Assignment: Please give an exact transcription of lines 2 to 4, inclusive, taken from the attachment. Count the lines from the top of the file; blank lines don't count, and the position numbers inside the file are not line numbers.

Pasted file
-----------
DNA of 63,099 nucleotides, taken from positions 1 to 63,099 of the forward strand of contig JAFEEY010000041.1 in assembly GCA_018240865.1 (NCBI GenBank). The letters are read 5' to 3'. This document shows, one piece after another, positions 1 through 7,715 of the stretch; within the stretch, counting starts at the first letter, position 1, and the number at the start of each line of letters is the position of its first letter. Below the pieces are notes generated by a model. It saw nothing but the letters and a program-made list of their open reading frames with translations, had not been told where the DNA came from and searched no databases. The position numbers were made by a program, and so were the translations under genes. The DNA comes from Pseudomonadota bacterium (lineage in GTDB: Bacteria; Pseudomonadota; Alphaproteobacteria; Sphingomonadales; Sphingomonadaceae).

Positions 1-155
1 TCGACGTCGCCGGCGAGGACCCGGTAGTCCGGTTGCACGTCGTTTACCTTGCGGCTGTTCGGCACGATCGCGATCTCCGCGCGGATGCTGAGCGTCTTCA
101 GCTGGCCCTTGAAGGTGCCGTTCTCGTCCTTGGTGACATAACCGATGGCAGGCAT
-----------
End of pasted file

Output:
Positions 1-155
1 TCGACGTCGCCGGCGAGGACCCGGTAGTCCGGTTGCACGTCGTTTACCTTGCGGCTGTTCGGCACGATCGCGATCTCCGCGCGGATGCTGAGCGTCTTCA
101 GCTGGCCCTTGAAGGTGCCGTTCTCGTCCTTGGTGACATAACCGATGGCAGGCAT